The day that brave men changed the world

Seventy-five years ago, on June 6th, 1944, the largest seaborne invasion in history took place on the beaches of Normandy. The logistics are staggering. There were 6,939 assorted ships, including the 1,213 warships that began the invasion with a dawn bombardment. During the night parachute troops had made glider assaults to capture and hold key bridges.

The allies had engaged in major deception plans, including a fictitious US Army Group, led by General Patton and stationed in Kent, to persuade the Germans that the landing would be made at the Pas de Calais. The Germans had assumed that if the Allies did choose Normandy or Brittany, they would have to attack a port such as Cherbourg to disembark safely and land supplies, including fuel. Instead the Allies took their own floating harbour called Mulberry with them, and kept the invasion force refuelled as it moved inland with PLUTO, a pipeline under the ocean, pumping oil across the Channel from England.

Brave men stormed ashore in landing craft that had to run the gauntlet of underwater obstacles and mines, and under enemy fire. On D-Day itself nearly 160,000 troops landed in Normandy, a figure that had swelled to 875,000 by the end of June. The supply operation was on a barely imaginable scale. Vehicles, guns, tanks and ammunition had to be transported in vast quantities, as did food and fuel.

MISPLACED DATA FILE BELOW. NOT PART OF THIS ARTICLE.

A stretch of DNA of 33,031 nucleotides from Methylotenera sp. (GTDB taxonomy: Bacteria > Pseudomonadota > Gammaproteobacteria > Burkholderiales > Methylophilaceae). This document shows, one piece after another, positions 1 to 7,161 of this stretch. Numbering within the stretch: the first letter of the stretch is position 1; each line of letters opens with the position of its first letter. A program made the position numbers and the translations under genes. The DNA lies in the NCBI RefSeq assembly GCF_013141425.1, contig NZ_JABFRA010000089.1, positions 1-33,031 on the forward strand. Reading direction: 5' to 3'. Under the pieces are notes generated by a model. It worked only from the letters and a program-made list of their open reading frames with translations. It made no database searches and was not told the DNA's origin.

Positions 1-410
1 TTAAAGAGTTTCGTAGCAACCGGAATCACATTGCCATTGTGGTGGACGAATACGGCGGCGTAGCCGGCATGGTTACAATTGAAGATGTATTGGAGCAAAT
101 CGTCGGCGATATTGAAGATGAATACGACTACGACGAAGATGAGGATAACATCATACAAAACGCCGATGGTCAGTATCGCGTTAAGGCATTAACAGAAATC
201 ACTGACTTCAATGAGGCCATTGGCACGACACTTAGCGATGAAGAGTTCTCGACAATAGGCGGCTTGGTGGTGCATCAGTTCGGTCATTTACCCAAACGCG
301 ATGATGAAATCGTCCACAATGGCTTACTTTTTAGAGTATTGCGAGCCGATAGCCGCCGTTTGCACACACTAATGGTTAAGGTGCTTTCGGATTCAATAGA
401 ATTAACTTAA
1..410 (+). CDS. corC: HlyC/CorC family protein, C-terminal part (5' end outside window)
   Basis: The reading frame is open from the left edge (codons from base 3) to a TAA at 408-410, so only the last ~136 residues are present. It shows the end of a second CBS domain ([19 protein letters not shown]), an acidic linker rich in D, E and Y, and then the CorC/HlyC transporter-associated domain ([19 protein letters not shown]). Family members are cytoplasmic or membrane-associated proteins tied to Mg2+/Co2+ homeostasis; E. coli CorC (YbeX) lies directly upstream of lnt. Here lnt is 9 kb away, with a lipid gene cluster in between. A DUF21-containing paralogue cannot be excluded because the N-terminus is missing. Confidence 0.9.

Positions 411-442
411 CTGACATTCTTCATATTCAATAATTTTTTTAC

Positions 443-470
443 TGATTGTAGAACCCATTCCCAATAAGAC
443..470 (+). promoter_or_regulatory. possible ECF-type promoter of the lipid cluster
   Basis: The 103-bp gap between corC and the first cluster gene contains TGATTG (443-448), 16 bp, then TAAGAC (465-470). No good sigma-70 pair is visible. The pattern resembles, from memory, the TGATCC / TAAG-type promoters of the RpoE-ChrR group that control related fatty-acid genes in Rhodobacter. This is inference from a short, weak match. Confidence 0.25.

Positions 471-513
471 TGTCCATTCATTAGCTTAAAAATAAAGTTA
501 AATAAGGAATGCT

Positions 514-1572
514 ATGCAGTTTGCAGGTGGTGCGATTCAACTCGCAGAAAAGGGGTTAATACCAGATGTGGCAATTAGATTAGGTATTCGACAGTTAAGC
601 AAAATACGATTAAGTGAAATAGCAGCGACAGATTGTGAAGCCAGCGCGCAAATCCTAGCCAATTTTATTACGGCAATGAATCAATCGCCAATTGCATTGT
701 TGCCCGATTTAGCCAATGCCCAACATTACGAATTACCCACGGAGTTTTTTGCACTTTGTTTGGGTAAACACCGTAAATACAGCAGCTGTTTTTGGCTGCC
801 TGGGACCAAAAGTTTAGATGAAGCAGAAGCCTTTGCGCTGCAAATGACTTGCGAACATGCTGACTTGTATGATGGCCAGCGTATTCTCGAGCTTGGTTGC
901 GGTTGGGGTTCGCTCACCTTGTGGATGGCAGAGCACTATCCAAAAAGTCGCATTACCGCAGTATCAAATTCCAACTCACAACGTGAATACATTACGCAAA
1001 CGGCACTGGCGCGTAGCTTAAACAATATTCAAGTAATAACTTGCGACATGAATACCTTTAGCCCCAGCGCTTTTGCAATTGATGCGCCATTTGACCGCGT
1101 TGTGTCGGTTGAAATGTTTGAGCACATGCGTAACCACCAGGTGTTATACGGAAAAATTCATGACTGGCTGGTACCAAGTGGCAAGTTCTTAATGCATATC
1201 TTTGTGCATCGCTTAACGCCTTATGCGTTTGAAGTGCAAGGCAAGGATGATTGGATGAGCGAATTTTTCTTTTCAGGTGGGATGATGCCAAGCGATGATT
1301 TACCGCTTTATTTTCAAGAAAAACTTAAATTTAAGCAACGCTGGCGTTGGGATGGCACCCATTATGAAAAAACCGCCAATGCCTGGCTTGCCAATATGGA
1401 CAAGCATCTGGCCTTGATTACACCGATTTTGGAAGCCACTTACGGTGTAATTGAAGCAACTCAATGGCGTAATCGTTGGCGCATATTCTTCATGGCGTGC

Estimates put the Allied cost at 4,414 confirmed dead, nearly half of those at the heavily defended Omaha beach, but the Allies took all 5 beaches on the first day, and later linked them into a perimeter that eventually paved the way to the Allied victory on the Western front. With the Russians advancing from the East, it secured the liberation of Europe from the scourge of Nazism.

Had there been no Churchill, derided as “a criminal” by some on the Left today, there would have been no Britain still in the war to serve as a base for the build-up of men and materials, and D-Day could not have happened. There was no ambiguity about that war. The men who put their lives on the line that day were prepared to accept sacrifice, if necessary, to protect their countries and their peoples from a monstrous and evil tyranny. We owe our peace and freedom today to that readiness on their part, and on the 75th anniversary of their bravery, we salute them. They changed the world.